Ingredients

  • Rye or marbled rye bread, seeded or seedless
  • Butter
  • Dried beef or corned beef
  • Sliced provolone or mozzarella cheese
  • Thousand Island dressing
  • Sauerkraut

What You Do

Heat the griddle, skillet, panini press, whatever. Strain a few tablespoons of the sauerkraut as much as possible. Use a paper towel to dry it further if you want. The wetter the sauerkraut is, the sloppier your sandwich will be and we don’t want that.

Add a couple tablespoons of Thousand Island dressing to the kraut and mix it up. This is a preference, too. Just use as much kraut and dressing as you want and refrigerate the leftovers. You should have a light orange mess in front of you. If your kraut was in the fridge, you may want to nuke it for 15 to 30 seconds so it’s warm by the time your bread is toasty. Set this aside.

Grab your bread! I get Pepperidge Farms seedless rye, but it’s dealer’s choice. Butter the outsides of the bread like you do for grilled cheese sandwiches. All of your ingredients should be ready to go so your bottom slice of bread doesn’t burn before you get the sandwich constructed. The faster you throw your sandwich together, the better.

Place one slice of your bread butter-down on the skillet or press. Add one or two slices of cheese (I love melted cheese, so I use two). On top of that, place four or five slices of dried beef or corned beef. Dried beef is salty, so proceed with caution.

On top of the beef, fork your sauerkraut mix on the meat. Add one or two more slices of cheese. Yeah, I use a lot of cheese! Add the second piece of bread butter side up.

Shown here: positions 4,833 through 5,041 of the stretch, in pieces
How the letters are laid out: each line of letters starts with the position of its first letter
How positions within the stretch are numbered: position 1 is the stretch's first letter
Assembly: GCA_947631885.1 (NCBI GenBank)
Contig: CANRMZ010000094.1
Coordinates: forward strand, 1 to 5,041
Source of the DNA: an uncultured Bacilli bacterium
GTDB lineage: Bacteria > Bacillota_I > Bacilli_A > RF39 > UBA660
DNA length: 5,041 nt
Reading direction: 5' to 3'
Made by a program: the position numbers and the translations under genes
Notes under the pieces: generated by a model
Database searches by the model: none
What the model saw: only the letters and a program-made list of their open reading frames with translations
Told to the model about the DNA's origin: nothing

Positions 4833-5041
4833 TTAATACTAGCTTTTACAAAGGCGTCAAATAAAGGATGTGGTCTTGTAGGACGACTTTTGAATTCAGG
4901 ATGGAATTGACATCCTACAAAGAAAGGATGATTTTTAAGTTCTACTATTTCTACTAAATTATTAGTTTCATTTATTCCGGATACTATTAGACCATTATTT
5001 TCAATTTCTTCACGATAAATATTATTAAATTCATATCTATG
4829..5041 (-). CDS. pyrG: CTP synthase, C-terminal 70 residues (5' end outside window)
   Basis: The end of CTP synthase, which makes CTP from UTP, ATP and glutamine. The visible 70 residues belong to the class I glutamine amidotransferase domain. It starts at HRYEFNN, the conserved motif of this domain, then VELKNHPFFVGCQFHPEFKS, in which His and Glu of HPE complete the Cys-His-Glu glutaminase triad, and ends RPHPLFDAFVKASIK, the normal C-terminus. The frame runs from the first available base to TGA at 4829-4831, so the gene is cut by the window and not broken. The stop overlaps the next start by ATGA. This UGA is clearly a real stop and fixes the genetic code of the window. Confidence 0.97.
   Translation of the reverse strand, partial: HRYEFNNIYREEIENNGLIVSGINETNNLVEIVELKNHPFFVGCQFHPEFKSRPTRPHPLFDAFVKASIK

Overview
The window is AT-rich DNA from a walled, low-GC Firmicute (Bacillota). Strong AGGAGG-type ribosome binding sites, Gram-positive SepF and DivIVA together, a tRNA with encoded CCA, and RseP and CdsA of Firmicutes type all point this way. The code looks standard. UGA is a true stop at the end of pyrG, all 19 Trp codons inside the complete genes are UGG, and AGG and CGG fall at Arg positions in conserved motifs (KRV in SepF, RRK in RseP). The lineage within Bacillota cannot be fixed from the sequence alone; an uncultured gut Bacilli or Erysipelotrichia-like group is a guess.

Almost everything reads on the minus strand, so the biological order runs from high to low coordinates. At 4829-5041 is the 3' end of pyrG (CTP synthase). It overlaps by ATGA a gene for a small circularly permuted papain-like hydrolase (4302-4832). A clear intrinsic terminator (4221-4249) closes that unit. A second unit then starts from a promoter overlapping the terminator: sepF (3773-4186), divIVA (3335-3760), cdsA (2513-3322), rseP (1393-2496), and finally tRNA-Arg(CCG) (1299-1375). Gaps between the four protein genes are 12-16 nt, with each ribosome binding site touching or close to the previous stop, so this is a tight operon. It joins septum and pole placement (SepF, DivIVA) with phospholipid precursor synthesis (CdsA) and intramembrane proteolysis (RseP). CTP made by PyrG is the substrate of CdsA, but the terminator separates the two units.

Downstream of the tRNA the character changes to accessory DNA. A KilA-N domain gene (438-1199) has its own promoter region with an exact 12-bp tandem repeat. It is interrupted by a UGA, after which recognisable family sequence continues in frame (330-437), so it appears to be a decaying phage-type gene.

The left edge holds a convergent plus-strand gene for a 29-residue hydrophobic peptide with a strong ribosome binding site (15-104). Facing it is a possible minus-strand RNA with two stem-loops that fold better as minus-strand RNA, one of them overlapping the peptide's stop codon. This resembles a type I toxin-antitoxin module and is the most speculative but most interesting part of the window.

By this time, your bottom bread should be nice and toasty and the cheese melty. Flip your sandwich or close the press and let it fry for a few more minutes. Use your judgment, but around three minutes sounds about right. When the cheese is melted and the bread is toasty, carefully place your sandwich on a plate.

If you want to Dagwood it, add more meat and cheese and kraut mix, or even more bread! A super simple recipe (if you can flip the sandwich without making a mess) that’s super delicious!

Dropbox vs. Google Drive vs. OneDrive

Back in 2006 when I started working, flash drives/thumb drives were the poo. They are still great; small and lots of storage available, and you can get them in really cool colors and…shapes? The racecar’s amazing!

Anyway, whenever I needed to switch computers, I had to grab a flash drive, throw everything on it, go to the other computer, and do it all in reverse. Not impossible, but a total pain.

Around 2008, I started working for a new company and they used Dropbox. It was this nifty program with folders that I could put my stuff in and then retrieve it on another computer! I was amazed. I am not computer illiterate, but I am old enough to remember how things were before, and Dropbox was the start of cloud storage for the general public.